Don't let it get away!
Keep track of the stocks that matter to you.
Help yourself with the Fool's FREE and easy new watchlist service today.
While the overall market muddled through the past five days, some stocks were on fire. Here are three health-care stocks experiencing humongous gains over the past week.
Jumping over Jakafi
Incyte (NASDAQ: INCY ) takes the top spot on our humongous health-care stocks list. Shares jumped 30% for the week after the company announced good news from a clinical study of Jakafi in treating pancreatic cancer.
Results from the mid-stage study showed a six-month survival rate of 42% for patients taking Jakafi along with the chemotherapy capecitabine. For the group of patients taking placebo with the chemotherapy, the six-month survival rate was only 11%. Incyte also reported that Jakafi was generally well tolerated during the study.
Novartis (NYSE: NVS ) also emerges as a potential winner with the latest results. The Swiss drugmaker markets Jakafi outside the U.S. under the brand name Jakavi as a treatment for myelofibrosis. Incyte maintains U.S. rights for the drug.
Unlike Incyte, Pacific Biosciences of California (NASDAQ: PACB ) didn't have any big news to announce this week. It didn't need any, though. Shares still climbed more than 23%.
The good news for PacBio came a couple of weeks ago with its second-quarter results. While not exactly awe-inspiring, the numbers convinced some analysts that the biotech had turned the corner. In its upgrade of the stock from "underweight" to "neutral," Piper Jaffray noted "increased stability" for Pacific Biosciences.
Since those second-quarter figures were announced, PacBio's shares have steadily risen. The company, which sells genetic sequencing systems, had a very rough 2012 -- losing nearly 80% of its value at one point. This year has been much better, with shares more than doubling so far in 2013.
Putting it well
There wasn't any real news this week for Astex Pharmaceuticals (NASDAQ: ASTX ) , either. But that didn't stop shares from moving up by 18%.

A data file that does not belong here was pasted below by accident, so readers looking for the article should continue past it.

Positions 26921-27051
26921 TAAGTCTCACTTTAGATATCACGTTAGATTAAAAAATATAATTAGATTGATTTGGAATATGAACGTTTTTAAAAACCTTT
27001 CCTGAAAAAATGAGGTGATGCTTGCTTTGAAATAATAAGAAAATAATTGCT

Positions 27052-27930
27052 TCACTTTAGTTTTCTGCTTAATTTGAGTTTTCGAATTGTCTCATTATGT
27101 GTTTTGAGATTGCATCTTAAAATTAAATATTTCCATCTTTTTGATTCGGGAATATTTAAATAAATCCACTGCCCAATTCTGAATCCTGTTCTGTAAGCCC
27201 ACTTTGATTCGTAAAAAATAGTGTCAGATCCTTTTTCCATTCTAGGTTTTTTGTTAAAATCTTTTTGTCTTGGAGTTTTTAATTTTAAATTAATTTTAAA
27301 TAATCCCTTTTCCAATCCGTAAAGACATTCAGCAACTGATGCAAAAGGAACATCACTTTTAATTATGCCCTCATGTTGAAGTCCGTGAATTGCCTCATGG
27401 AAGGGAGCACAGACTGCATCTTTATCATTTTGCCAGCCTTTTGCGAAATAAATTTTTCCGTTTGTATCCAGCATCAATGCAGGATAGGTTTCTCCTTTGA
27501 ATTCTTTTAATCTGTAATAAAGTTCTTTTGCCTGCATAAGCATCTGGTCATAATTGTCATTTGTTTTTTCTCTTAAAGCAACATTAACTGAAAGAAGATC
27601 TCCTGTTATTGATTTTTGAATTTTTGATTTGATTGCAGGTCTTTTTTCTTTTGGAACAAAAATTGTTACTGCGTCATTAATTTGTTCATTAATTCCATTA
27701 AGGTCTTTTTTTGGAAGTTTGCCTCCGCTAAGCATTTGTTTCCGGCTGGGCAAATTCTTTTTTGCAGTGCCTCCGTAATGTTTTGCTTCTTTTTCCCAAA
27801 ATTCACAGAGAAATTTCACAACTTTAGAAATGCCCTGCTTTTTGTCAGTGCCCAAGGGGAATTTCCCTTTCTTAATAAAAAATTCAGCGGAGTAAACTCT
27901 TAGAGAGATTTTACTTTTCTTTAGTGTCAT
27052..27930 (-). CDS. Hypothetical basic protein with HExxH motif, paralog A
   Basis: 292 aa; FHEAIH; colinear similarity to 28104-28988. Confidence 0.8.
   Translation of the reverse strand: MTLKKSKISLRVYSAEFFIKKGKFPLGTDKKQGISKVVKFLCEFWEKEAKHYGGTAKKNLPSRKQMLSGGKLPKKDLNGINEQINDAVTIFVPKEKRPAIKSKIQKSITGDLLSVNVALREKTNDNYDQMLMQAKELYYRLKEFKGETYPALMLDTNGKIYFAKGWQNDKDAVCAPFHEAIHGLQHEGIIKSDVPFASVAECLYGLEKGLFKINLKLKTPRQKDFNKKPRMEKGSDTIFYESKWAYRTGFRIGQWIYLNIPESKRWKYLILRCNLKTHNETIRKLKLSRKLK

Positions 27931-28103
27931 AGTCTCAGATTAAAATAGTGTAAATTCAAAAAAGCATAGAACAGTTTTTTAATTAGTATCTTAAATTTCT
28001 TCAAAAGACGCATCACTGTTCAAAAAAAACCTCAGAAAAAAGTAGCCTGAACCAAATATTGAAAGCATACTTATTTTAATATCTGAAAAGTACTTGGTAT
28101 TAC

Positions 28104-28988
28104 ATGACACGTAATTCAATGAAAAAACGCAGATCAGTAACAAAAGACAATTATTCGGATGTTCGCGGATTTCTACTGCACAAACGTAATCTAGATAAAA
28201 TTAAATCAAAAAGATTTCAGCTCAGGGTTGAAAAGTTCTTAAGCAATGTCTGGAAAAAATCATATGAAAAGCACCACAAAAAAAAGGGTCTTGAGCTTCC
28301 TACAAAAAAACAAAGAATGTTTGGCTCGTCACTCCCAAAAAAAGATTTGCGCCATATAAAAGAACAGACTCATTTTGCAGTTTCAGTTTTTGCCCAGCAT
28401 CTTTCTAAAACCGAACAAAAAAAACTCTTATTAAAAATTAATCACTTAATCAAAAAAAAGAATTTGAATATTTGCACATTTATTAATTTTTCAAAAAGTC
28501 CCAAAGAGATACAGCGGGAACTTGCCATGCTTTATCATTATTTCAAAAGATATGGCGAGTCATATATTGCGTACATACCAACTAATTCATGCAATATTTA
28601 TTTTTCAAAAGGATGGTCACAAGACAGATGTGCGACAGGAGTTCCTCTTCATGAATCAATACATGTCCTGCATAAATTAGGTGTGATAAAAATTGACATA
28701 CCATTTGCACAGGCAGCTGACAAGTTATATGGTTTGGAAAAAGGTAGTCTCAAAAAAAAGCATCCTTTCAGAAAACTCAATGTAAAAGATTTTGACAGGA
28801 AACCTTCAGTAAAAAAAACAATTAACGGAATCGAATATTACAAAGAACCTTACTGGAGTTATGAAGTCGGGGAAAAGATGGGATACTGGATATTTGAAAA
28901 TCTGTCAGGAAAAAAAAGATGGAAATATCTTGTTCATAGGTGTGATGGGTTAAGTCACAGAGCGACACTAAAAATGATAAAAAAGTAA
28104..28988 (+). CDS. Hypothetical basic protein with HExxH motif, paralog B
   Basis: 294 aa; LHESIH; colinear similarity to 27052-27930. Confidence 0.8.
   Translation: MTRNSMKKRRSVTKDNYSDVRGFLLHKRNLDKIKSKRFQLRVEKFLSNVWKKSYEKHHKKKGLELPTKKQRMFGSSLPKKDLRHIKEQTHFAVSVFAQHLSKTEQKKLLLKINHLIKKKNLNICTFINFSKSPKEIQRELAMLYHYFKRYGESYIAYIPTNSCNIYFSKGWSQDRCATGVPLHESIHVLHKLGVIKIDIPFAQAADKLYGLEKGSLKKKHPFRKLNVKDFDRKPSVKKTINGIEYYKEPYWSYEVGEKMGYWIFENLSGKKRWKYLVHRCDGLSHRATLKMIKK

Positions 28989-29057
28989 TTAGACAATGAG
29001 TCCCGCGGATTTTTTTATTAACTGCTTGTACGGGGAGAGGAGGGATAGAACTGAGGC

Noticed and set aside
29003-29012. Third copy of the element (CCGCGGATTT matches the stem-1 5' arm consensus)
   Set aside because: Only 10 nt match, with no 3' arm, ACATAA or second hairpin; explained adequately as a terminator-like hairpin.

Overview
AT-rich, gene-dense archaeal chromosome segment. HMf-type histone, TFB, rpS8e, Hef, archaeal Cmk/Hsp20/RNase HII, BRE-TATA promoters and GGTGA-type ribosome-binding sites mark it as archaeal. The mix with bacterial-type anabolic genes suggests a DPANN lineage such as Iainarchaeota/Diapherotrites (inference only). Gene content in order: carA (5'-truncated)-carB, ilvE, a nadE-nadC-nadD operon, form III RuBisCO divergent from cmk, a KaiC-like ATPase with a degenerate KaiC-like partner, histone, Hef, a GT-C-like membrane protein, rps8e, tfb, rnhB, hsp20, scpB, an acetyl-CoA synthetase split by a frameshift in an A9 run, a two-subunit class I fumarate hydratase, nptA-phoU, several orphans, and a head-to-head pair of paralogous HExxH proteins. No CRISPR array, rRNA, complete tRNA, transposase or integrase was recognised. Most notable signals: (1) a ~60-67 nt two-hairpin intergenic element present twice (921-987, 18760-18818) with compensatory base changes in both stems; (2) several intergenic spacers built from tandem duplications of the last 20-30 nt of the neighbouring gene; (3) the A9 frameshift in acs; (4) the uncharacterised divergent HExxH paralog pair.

Astex reported good second-quarter performance on Aug. 1 with better-than-expected sales of Dacogen, which treats anemia in patients with myelodysplastic syndromes. The stock responded positively, but those results weren't enough to sustain positive momentum for the stock. Within a week, shares were at or below previous levels.
At this point, it's not really clear why Astex experienced such a good week. However, at least one person is betting big that the stock continues to perform relatively well. On Tuesday, an unknown trader sold 5,000 put options for Astex stock expiring in September with a strike price of $5. If Astex drops to $5 per share or below by Sept. 20, this person would have to buy half a million shares.
It's quite possible that these three stocks might not enjoy humongous performance for too much longer. Astex warned that 2014 could present a more challenging environment with lower expected sales of Dacogen. My colleague Sean Williams suspects that PacBio's stock might have surged too much considering its business realities. Incyte could easily drift back down some as well. The pancreatic cancer study results were great, but there's still phase 3 to get past.
Overall, I like Incyte the most of this week's top performers. Jakafi is already racking up solid sales and shows excellent potential for expanding beyond its currently approved indication. I also think there's a decent chance that a larger player could have Incyte on its acquisition radar screen at some point. There could be plenty of ups and downs along the way, but this biotech could be one for investors to keep on their radar screens as well.
It's no secret that biotech stocks have been soaring recently, but the best investment strategy is to pick great companies and stick with them for the long term. The Motley Fool's free report "3 Stocks That Will Help You Retire Rich" not only shares stocks that could help you build long-term wealth, but also winning strategies that every investor should know. Click here to grab your free copy today.